Gi1/2 Disable

Gi1/3 Disable

Gi1/4 Disable

Gi1/5 Disable

Gi1/6 Disable

Gi1/7 Disable

Gi1/8 Disable

Once this is disabled, the drops will move to the interface counters and can be seen with 'show interface gigabit '. The other ports will no longer be affected provided that they are not individually bursting also. Since it is recommended to keep hol-blocking enabled, this information can be used to find the device that is overrunning the buffers on the range of port and move it to another card or an isolated range on the card so hol-blocking can be re-enabled.

6500#show interface gigabit 1/1

Input queue: 0/2000/0/0 (size/max/drops/flushes); Total output drops: 25542147 <-----------

Additionally, this document may provide some more insight.

Buffers, Queues & Thresholds on Catalyst 6500 Ethernet Modules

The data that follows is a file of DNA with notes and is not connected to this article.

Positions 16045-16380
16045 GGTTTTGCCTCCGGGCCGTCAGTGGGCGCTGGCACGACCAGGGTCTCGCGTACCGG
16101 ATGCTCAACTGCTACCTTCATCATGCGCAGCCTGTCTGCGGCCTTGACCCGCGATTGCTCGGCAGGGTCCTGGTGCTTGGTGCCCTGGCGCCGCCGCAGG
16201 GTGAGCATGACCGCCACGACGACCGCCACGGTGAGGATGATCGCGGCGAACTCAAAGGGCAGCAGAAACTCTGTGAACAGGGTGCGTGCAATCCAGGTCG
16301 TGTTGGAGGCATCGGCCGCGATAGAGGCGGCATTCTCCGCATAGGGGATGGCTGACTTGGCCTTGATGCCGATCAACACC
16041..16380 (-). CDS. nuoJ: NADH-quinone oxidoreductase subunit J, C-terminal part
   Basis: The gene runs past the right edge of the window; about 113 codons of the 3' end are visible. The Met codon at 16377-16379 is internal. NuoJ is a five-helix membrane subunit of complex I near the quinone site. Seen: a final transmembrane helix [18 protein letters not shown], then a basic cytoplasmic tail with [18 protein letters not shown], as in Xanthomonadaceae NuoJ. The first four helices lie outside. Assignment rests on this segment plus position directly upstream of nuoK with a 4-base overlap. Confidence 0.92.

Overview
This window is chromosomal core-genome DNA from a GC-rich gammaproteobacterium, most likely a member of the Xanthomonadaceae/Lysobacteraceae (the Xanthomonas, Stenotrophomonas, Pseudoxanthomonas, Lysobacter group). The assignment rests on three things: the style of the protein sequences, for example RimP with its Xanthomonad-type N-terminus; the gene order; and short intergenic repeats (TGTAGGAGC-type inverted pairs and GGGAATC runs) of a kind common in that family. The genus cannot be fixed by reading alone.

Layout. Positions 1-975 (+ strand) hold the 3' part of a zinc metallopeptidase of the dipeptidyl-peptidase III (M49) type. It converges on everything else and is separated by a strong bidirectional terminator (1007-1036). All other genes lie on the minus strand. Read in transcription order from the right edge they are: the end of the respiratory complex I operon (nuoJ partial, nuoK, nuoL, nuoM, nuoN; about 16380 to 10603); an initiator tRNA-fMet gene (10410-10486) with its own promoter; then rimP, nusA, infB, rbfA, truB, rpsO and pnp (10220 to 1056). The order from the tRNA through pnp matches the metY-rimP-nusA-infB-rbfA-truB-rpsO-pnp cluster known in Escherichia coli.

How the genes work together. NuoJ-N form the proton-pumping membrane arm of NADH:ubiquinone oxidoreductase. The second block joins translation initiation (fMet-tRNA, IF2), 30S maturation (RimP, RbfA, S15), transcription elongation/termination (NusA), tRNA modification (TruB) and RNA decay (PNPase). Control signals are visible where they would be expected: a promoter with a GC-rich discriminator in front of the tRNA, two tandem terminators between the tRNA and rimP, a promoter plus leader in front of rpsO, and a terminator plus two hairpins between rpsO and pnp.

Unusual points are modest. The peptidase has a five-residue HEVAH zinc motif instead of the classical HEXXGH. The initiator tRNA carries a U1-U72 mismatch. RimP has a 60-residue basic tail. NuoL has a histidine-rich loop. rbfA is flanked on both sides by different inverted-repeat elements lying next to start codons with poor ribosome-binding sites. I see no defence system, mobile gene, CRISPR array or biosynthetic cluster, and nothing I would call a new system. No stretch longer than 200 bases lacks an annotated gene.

http://www.cisco.com/en/US/products/hw/switches/ps708/products_white_paper09186a0080131086.shtml

HTH,

Bobby

Community Member

Re: overrun errors on gigabit switch port

bobby,

Thanks very much for your extremely informative response.

I do have 1 more question. How would overruns manifest themselves on the application layer? Would users experience slowness? TCP Re-transmissions?

Cisco Employee

Re: overrun errors on gigabit switch port

Slowness and TCP retransmissions are very likely scenarios that would correlate on the upper layers as a result of this, depending of course, on what type of traffic is being dropped.

Community Member

Re: overrun errors on gigabit switch port

Thanks again Bobby. Wow you are a wealth of knowledge :)

Wouldn't I see output drops on my interface is packets were in fact being dropped as a result of the overruns? Or do I assume that because I'm seeing overruns there is packet loss?

Cisco Employee

Re: overrun errors on gigabit switch port

If head-of-line blocking is disabled, you'll use the port level buffers, and then you would see the drops on the interface (example in my longer post above).

However, you can assume that there is packet loss if you are seeing overruns to begin with.

-Bobby